I was seated at the front of the room. The stool was in a slightly wrong spot, so I stood up, moved it slightly to the right, and sat back down again. Only, I was still positioned to sit on it where it had been, so instead of sitting on the stool directly, I hit the edge. The stool tipped, and over I went.

I landed flat on my back, staring at the ceiling.

I just wanted to lie there for a moment, contemplating my luck or my life or something. But I was in a room with seventh graders. In a moment, they all surrounded me.

"Are you okay?"

"Do I need to call the nurse?"

"Did you hit your head?"

On the bright side, they weren't laughing. (Eighth graders would have been laughing.) But lying on the floor was out of the question. They were going to get me up with their help or without.

I told them I was fine, the nurse was unnecessary, and that I hadn't hit my head. (A sore neck later that day told me I had held my head up so that it didn't hit the hard floor.)

I crawled to my knees and pushed myself up. I was so grateful that I hadn't fallen forward this time. Instead of a scraped up knee and twisted ankle, my butt and lower back had taken the brunt of this fall.

I refused to sit on that stool for the rest of the day. (It was a short day, luckily.) And I could still move. Sitting down and getting up gave me a twinge, but moving about was okay.

I did write this in the note to the teacher. Because, seventh graders. There's no way that spill doesn't come up in conversation. And because seventh graders, I'm going to be hearing about this for the next five and a half years. Sigh.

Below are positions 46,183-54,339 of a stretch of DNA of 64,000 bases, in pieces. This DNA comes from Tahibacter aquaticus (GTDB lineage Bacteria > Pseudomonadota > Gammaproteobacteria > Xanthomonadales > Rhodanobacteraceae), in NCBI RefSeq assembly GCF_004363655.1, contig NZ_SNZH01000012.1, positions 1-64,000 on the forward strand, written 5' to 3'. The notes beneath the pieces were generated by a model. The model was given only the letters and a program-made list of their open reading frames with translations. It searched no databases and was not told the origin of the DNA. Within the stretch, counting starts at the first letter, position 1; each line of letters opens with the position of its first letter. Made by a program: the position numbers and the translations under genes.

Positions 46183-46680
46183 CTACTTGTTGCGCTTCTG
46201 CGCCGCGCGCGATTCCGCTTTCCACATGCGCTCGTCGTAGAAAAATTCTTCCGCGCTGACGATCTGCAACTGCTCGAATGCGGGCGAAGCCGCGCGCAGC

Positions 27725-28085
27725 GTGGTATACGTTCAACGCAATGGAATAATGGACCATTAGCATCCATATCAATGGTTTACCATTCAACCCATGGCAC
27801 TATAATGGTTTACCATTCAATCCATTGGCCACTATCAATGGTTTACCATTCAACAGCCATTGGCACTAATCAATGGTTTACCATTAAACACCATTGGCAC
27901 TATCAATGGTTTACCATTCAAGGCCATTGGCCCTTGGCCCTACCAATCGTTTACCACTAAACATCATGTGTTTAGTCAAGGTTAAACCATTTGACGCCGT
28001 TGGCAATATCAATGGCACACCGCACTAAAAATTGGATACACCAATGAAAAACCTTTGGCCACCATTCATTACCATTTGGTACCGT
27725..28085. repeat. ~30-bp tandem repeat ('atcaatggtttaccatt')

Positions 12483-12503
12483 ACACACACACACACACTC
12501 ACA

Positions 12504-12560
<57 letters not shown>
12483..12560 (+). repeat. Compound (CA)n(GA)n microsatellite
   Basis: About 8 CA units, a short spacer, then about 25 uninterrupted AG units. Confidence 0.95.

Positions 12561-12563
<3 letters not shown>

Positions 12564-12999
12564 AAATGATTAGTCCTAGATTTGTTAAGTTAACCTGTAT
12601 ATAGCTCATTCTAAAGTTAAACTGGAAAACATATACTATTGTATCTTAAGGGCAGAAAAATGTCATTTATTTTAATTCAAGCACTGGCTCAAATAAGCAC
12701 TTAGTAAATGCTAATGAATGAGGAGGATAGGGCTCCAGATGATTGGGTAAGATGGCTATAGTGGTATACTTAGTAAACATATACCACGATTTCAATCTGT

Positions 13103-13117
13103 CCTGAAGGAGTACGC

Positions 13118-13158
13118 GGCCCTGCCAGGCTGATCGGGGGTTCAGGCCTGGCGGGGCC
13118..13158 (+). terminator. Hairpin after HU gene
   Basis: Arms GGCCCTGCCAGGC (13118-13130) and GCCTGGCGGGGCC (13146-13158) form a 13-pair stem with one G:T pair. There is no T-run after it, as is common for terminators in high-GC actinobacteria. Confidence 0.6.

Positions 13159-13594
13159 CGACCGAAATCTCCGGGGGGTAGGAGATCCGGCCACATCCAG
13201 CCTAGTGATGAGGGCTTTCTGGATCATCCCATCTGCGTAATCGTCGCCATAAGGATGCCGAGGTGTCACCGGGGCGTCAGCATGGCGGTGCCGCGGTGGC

(It's three weeks later, and I'm fine. I had a black and blue line from mid back and going left that's largely gone now. My left "cheek" hurt the longest, but that pain is mostly gone now.)

Thursday, January 9, 2020

Finals Distraction

The week before winter break was finals week. Due to a teacher taking advantage of the break to recover from surgery, I got to work it.

Eighth grade science. They had finals.

I knew Vanessa from that English class that I started the school year off in. She was fine on her own, but she was also friends with the troublemakers, and she could get loud in concert with them.

My job during a test or final is to keep the class silent while tests are being taken. They know that's the behavior expectation, so once they settle in to the test, I don't usually have issues with them talking. When I have to watch out is when the majority of the class is finished while one or two are still working.

Fifth period. Their final was on Wednesday, first thing.

After they'd gotten started, there was a bit of commotion over near Vanessa. She was having trouble with her left eye. One of her neighbors said she had pink eye.

I pushed them to focus on their own finals. I allowed Vanessa to get a paper towel to wipe her eye. And I watched.

(Pink eye? I don't want a student to have pink eye. That's so contagious. I don't want to catch it!)

One by one, the kiddos finished up and submitted their finals. As they did this, I allowed them to keep their computers and play games or watch videos...

Oh, did I not mention their finals were online? It was a nifty little thing. The final was only open for the two hour window of when their class was. Once they logged in, the final locked them out of doing anything else online until they had completed and submitted it. Because it was computerized, the questions could be scrambled (as well as the answers), so no two students had the same test. And the tests could be individualized, like for the Spanish speaking student whose final was in Spanish.